A tourist observes but does not experience. The distinction is subtle yet important: visiting Machaneh Yehuda to witness Friday afternoon chaos versus braving the balagan (lively chaos) to buy your own Shabbat groceries. True experience, however, requires understanding; you must comprehend a culture before immersing yourself in the lifestyle.
This summer, the Diller Teen Fellowship allowed me to understand, experience and love Israel on a deeper level. Through the theme of Israel of Many Faces, I, along with 19 other Chicago fellows and four staff members, explored Israel’s diverse narratives. We acknowledged landmarks (such as the Kotel, Har Hertzel and Masada) but focused on Israeli culture, on people. We were much more interested in our tour guide Revital’s personality and stories than in whatever monument out the window she was explaining. And when an Israeli guest speaker scoffed that we were spending a week in Kiryat Gat, we held our heads high, knowing that the people there were our people-- the best host families and friends across Israel.
Having been to Israel twice before, I found this new angle -- the emphasis on lifestyle over landmark -- refreshing and eye-opening. I challenged myself to engage in all that is Israel, to the extent that my scavenger-hunt teammates thought I was crazy for asking every passerby in Tel Aviv to join our Horah.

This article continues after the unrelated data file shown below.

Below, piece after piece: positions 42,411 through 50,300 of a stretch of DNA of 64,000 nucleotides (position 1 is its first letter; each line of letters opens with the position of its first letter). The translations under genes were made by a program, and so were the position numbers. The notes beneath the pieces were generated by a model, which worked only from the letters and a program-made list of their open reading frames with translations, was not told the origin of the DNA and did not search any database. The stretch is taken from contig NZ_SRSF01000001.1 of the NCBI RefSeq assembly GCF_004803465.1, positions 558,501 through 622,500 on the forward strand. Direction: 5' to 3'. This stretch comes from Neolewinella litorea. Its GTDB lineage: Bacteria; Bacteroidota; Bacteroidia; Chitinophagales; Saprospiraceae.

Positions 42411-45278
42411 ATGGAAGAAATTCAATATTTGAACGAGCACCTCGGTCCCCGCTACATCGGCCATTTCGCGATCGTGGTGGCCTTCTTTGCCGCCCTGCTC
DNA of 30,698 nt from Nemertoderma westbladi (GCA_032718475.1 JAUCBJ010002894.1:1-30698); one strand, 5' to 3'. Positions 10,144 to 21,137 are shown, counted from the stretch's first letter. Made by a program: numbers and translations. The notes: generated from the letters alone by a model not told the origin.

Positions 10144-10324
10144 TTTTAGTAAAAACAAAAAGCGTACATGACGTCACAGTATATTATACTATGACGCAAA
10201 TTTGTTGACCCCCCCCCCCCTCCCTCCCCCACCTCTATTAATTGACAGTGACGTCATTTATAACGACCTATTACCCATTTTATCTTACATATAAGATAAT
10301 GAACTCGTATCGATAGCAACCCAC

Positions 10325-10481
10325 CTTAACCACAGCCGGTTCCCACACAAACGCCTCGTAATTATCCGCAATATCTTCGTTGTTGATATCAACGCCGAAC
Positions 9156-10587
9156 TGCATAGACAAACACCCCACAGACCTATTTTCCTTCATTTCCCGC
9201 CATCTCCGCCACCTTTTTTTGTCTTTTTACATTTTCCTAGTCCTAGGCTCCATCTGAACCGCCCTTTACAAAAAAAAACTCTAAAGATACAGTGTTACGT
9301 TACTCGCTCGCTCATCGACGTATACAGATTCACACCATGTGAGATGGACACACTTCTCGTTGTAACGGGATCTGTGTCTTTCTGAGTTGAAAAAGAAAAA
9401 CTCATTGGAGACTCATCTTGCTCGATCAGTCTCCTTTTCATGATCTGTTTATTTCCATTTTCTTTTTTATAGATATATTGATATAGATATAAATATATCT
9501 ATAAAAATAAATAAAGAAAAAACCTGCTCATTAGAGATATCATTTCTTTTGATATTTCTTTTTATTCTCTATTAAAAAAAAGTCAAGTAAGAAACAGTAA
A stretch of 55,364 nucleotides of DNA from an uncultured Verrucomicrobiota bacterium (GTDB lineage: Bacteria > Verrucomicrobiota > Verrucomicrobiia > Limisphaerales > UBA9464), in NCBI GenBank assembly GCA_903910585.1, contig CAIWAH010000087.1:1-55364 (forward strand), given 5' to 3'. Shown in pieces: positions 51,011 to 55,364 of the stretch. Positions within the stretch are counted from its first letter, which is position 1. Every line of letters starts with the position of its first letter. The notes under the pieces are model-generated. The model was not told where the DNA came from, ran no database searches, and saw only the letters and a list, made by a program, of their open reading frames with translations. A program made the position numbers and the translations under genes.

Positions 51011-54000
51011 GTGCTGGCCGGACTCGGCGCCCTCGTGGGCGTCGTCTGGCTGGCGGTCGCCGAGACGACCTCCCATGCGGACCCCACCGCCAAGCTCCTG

Reflecting on moments I felt most absorbed in Israeli culture -- most unlike a tourist -- I recall my host home in Kiryat Gat. By my second day with the Cohen family during Community Week, I didn’t feel like a guest; I was family. I practiced my Hebrew playing games with Noam, my host’s, sibling and had full conversations with her parents while she was in a different room. I was initially nervous to stay with Noam’s family because I’m conservative, and Noam’s family is strictly orthodox. But as Noam and I savored our last Saturday night together, shakshuka on the stove and Israeli music in the background, I remember thinking, this is home.
My stay in Kiryat Gat not only acquainted me with an authentic Israeli lifestyle, but also introduced me to Israeli perspectives. Friday night, Noam and I went to Bnei Akiva, her community youth group. The Rabbi was conducting a discussion about diaspora Jews, asking if we (the Israelis and single Chicagoan) thought that all Jews living outside of Israel must eventually make aliyah. An Israeli boy started aggressively claiming that diaspora Jews were illegitimate, an opinion I hadn’t heard before, and Noam -- usually shy, quiet, soft-spoken -- stood right up and defended me. I understood, loved, felt at home in her home, and she similarly appreciated mine.
At the end of the trip, I encountered and loved homes beyond just mine and Noam’s. Surrounded by 640 teens from 32 cities worldwide at Diller Global Congress, the sea of white t-shirts and bucket hats didn’t overwhelm me. Thanks to Diller, I understood beyond a tourist’s limitations: I wasn’t afraid to experience diversity. 32 cities meant 32 cultures; 640 teens meant 640 homes. I was prepared, excited, to engage with new beliefs and customs, and I have friends across the globe to show for it. Thanks to Diller, I thrived.
Dina Barrish is not only a Diller Teen Fellow, but a senior at Rochelle Zell Jewish High School in Deerfield and Editor-in-Chief of the school newspaper, The Stripe. She is co-president of Moriah Congregation’s USY chapter and interns at the Illinois Holocaust Museum and Education Center. She looks forward to returning to Israel in January 2020 with the RZJHS Senior class.